On the day of his preliminary hearing Peak was still offering differing versions telling the court in the morning that Poindexter was not present when the bomb was made.  However, a hastily convened recess of several hours before the teenage killer returned to the stand in the afternoon changed his story yet again.  After the recess, Peak wore sunglasses to the witness stand.  When asked to remove the glasses Peak's eyes were red and puffy.  Peak was also noticeably trembling and shaky.  Defense attorney David Herzog asked Peak about his sudden change of demeanor.
ATTORNEY:  "What happened to make you shake and bring your nervous condition about now?"
PEAK:  "I don' know."
ATTORNEY:  "You had a conversation between the time you were placed on the witness stand this morning and the present time now, isn't that correct?"
PEAK:  "Yes."
ATTORNEY:  "And there were the same things that the police officers told you about that would happen to you, like sitting in the electric chair, isn't that correct?"
PEAK:  "I didn't have a chance."
ATTORNEY:  "You didn't have a chance, did you?"
PEAK:  "No."
ATTORNEY:  "You are doing what they want you to do, aren't you?"
PEAK:  "Yes."
O'Leary, the man for whom the truth did not matter, also released Raleigh House from custody after only one night in jail.  House was the named source of the dynamite used to kill patrolman Minard and was blamed at trial for supplying the explosive yet O'Leary released him on his own signature and never brought formal charges against House for his role in the murder.  The get-out-of-jail-free pass granted by O'Leary for the supplier of the dynamite suggests that House was a police informant.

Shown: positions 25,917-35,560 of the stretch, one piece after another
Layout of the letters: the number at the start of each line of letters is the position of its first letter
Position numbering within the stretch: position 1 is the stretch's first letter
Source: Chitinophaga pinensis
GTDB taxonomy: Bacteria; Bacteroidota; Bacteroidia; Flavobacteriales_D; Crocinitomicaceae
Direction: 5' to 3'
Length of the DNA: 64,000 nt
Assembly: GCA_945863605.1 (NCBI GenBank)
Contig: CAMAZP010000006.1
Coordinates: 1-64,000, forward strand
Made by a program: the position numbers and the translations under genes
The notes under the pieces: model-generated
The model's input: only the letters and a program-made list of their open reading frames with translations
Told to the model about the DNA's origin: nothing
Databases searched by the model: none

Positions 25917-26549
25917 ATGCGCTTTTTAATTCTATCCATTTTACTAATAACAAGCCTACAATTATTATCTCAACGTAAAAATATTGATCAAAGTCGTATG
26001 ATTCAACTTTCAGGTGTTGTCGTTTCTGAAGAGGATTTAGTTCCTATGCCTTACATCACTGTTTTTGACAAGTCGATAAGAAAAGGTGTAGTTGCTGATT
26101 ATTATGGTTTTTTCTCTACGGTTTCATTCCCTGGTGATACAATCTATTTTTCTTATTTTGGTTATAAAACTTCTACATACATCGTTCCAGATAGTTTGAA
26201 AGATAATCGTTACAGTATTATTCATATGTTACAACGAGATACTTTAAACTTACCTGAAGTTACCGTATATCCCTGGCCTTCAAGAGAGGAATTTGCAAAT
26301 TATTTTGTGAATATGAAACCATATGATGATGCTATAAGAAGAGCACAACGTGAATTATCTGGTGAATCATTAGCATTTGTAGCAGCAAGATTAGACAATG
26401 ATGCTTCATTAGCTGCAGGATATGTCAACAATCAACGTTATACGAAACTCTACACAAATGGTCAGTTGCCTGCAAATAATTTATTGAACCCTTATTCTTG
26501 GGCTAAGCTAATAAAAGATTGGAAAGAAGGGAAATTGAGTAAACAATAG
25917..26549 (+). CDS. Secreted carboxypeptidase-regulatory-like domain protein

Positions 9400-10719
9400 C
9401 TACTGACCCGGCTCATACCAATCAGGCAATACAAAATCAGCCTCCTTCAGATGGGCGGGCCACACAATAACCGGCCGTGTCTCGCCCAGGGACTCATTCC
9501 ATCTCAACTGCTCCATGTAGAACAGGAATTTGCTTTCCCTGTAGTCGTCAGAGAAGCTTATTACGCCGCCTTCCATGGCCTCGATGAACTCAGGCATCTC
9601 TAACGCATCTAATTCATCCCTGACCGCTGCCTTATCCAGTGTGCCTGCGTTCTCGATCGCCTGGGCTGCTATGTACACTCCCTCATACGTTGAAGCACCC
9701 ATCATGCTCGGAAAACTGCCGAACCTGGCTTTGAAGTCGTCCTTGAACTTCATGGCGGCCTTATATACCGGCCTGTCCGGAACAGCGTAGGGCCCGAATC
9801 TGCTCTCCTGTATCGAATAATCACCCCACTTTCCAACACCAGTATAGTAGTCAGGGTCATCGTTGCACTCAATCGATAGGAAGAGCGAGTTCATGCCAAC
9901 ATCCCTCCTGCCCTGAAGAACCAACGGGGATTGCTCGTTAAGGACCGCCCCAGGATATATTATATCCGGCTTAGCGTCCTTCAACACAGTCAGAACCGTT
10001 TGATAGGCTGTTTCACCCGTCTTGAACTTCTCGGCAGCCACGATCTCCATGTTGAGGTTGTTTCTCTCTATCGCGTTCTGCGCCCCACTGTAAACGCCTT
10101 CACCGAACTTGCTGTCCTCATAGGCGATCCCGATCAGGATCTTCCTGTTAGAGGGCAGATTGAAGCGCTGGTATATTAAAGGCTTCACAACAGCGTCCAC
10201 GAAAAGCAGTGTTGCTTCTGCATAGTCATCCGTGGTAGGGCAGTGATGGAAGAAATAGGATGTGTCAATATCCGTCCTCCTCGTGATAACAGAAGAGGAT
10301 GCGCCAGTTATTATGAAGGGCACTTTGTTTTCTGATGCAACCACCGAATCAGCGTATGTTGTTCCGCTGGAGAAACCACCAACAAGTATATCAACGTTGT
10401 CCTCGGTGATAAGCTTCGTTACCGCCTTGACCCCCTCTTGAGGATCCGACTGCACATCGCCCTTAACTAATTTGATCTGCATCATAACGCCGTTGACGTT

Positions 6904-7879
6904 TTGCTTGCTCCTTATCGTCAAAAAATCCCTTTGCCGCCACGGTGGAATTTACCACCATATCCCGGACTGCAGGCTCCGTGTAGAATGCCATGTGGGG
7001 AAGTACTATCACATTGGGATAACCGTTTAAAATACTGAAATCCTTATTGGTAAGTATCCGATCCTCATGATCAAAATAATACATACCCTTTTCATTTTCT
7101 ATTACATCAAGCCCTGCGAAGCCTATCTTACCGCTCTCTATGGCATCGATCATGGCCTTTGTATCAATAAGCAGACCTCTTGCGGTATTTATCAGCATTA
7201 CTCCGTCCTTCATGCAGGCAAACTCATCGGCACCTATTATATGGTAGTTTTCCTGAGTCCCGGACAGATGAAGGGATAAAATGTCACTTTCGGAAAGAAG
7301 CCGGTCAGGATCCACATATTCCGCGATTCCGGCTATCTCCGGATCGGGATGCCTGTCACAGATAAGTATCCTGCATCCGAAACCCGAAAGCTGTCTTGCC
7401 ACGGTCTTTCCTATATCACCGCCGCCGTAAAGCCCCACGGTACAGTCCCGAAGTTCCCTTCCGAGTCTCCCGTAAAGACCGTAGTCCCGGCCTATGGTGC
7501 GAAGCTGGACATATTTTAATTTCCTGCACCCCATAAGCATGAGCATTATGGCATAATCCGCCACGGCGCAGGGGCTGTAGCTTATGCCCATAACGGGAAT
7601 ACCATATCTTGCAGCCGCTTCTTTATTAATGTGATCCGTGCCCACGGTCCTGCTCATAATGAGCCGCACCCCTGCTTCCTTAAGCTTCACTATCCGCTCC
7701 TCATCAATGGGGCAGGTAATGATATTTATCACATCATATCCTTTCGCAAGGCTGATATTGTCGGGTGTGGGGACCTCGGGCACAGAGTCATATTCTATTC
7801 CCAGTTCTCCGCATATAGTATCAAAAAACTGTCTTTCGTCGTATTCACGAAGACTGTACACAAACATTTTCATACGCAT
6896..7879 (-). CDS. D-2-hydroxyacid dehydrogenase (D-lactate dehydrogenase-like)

Robert Bartle, Poindexter's attorney is blunt about the prosecution behavior.  "Prosecutorial misconduct is an offense which undermines the integrity of our justice system.  When those who have been entrusted with the enforcement of our laws ignore the prohibitions imposed on them by the legislature through statutes, and by the judiciary through case law, they insult the entire legal system, and upset the scales of justice."
"When prosecutorial misconduct is coupled with ineffective assistance of counsel, presented in this case, a defendant has two strikes against him from the start.  Edward Poindexter has met his burden of proving both prosecutorial misconduct and ineffectiveness of trial and appellate counsel.  He did not receive a fair jury trial in 1971 because of these fundamental constitutional violations.  Accordingly, he must be given a new trial to prevent a further miscarriage of justice."
The 'Omaha Two' remain imprisoned at the maximum-security Nebraska State Penitentiary where they are both serving life sentences.  Both Ed Poindexter and Mondo we Langa deny any involvement in Minard's death.  The Nebraska Supreme Court now has Poindexter's request for a new trial pending before them.  No date has been set for a decision. 
 Permission granted to reprint 

Author's Bio: Michael Richardson is a freelance writer based in Boston. Richardson writes about politics, law, nutrition, ethics, and music. Richardson is also a political consultant.